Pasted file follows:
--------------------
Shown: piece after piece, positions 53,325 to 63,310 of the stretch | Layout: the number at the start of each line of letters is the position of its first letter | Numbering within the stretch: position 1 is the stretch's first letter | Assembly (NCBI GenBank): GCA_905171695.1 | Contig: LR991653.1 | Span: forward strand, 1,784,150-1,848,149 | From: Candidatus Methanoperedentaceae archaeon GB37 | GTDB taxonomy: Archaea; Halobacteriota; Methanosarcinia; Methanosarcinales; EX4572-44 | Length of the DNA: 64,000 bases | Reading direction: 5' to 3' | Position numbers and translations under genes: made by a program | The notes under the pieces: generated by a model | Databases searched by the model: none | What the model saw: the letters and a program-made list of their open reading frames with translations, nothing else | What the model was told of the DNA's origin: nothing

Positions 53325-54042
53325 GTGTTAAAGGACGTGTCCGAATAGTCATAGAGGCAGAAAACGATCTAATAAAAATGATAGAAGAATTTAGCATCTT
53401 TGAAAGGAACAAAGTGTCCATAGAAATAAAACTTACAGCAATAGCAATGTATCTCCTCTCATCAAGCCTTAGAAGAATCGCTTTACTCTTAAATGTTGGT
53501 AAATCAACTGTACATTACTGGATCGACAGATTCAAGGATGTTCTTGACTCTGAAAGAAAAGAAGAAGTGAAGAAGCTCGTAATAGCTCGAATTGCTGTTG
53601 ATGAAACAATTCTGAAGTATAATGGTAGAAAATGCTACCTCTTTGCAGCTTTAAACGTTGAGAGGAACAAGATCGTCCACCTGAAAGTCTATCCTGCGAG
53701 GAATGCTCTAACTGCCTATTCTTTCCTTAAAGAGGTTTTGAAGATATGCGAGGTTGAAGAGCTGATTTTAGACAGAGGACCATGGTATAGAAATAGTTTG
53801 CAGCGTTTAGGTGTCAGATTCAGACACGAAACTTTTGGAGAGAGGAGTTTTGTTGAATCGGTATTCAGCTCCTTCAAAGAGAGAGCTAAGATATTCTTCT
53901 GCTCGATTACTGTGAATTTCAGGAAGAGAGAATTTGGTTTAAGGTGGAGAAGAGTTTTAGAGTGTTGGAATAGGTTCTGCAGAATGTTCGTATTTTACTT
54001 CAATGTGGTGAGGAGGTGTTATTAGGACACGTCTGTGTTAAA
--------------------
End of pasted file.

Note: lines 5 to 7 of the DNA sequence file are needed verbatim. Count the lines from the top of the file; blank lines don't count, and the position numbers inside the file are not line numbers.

53501 AAATCAACTGTACATTACTGGATCGACAGATTCAAGGATGTTCTTGACTCTGAAAGAAAAGAAGAAGTGAAGAAGCTCGTAATAGCTCGAATTGCTGTTG
53601 ATGAAACAATTCTGAAGTATAATGGTAGAAAATGCTACCTCTTTGCAGCTTTAAACGTTGAGAGGAACAAGATCGTCCACCTGAAAGTCTATCCTGCGAG
53701 GAATGCTCTAACTGCCTATTCTTTCCTTAAAGAGGTTTTGAAGATATGCGAGGTTGAAGAGCTGATTTTAGACAGAGGACCATGGTATAGAAATAGTTTG